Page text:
Graduate engineers from BEAR Scotland supported Pitlochry High School and the Institution of Civil Engineers to deliver the Rapid Response Engineering Challenge (RREC) for a week in August. The RREC is a problem-solving activity for S1 and S2 pupils to help them understand the work of civil engineers, particularly in the event of a disaster. The object of the challenge was to explore the effects of natural disasters and the facilities which the construction industry must provide to save lives.
Engineers visited Milnathort Primary School in December and gave a presentation on different types of bridges. They gave the pupils an overview of some of the activities we undertake at BEAR Scotland and the bridges we maintain.
Pupils had been learning about structural designs including major bridges in Scotland.
A six-year-old primary school pupil from Fort William had the honour of cutting the ribbon to officially open a new puffin crossing in Corpach after being invited by BEAR Scotland to mark the occasion.
The honour came after the pupil at Banavie Primary School, showed great interest in the works, which started earlier in 2019 and saw the BEAR Scotland team install a new puffin crossing to improve pedestrian safety on the A830.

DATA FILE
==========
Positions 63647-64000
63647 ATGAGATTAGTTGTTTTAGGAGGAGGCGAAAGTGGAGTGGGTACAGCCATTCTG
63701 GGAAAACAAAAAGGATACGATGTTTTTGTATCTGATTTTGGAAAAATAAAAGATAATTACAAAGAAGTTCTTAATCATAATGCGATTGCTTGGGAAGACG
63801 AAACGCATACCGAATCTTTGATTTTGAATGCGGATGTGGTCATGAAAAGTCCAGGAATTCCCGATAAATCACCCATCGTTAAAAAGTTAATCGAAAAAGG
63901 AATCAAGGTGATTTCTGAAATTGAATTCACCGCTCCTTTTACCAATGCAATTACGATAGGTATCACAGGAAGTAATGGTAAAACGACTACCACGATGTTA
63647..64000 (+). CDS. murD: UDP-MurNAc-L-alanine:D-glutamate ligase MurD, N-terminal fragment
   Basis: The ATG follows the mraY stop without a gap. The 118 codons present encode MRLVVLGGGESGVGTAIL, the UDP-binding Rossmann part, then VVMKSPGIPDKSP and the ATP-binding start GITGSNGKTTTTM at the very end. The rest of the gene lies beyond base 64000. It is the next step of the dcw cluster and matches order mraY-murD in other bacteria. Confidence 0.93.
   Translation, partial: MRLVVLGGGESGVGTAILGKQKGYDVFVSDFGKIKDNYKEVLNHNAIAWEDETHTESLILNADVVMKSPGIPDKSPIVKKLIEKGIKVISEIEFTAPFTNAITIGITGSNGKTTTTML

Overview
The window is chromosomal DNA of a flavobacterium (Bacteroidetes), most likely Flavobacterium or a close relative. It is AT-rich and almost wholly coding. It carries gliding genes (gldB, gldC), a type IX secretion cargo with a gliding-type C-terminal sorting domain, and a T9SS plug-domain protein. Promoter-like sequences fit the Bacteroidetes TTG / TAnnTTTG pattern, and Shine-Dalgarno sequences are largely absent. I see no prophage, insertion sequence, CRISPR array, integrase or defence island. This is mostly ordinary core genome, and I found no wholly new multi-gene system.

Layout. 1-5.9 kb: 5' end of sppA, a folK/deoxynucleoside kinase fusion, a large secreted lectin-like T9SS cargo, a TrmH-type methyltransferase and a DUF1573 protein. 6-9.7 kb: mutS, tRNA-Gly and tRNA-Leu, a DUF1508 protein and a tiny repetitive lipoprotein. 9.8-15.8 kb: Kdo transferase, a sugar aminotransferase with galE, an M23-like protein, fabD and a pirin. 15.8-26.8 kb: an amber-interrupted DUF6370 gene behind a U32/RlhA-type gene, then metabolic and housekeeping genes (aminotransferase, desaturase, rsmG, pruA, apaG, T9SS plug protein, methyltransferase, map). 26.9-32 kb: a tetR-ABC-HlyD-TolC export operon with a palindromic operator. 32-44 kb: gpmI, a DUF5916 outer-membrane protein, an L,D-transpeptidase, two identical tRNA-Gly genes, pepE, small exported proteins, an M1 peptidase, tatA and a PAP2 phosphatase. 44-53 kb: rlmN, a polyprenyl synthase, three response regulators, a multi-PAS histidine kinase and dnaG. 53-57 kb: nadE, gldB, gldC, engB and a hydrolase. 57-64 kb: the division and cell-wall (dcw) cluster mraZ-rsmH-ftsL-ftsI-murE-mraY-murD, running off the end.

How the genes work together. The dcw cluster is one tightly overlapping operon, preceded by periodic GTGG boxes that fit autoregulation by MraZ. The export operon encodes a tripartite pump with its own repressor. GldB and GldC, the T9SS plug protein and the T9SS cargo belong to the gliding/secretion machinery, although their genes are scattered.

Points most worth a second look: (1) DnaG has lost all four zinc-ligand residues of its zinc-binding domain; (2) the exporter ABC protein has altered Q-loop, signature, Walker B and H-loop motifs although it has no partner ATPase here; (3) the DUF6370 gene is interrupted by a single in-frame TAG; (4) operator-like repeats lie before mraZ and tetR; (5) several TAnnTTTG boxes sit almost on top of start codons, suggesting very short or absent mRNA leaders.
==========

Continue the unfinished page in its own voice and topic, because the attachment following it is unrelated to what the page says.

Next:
Roads Planned Maintenance (maintaining the structural integrity)
Environmental/Sustainability Assessment Scoring Matrix
The Transport Scotland’s annual process for roads structural maintenance includes an environmental / sustainability assessment scoring matrix which is used in the Roads Structural Maintenance value for money programming process. This ensures that key environmental and social criteria are considered during this process and factored into the programming of schemes each year.
Crack and Seat Programme
The Roads Structural Maintenance programme included a continuation of the use of Crack and Seat technique on the composite sections of the A9 Perth to Inverness road. Following on from the 10 schemes in the previous year two schemes incorporating this sustainable technique was constructed in 2018/19.
This process extends the life of the existing lower cement bound layers of the pavement by introducing a series of hairline cracks, which more evenly distribute the strain. It is a more sustainable solution than traditional pavement reconstruction methods as it reuses the existing cement bound layers and gives a more stable base to the carriageway, giving it an increased lifespan.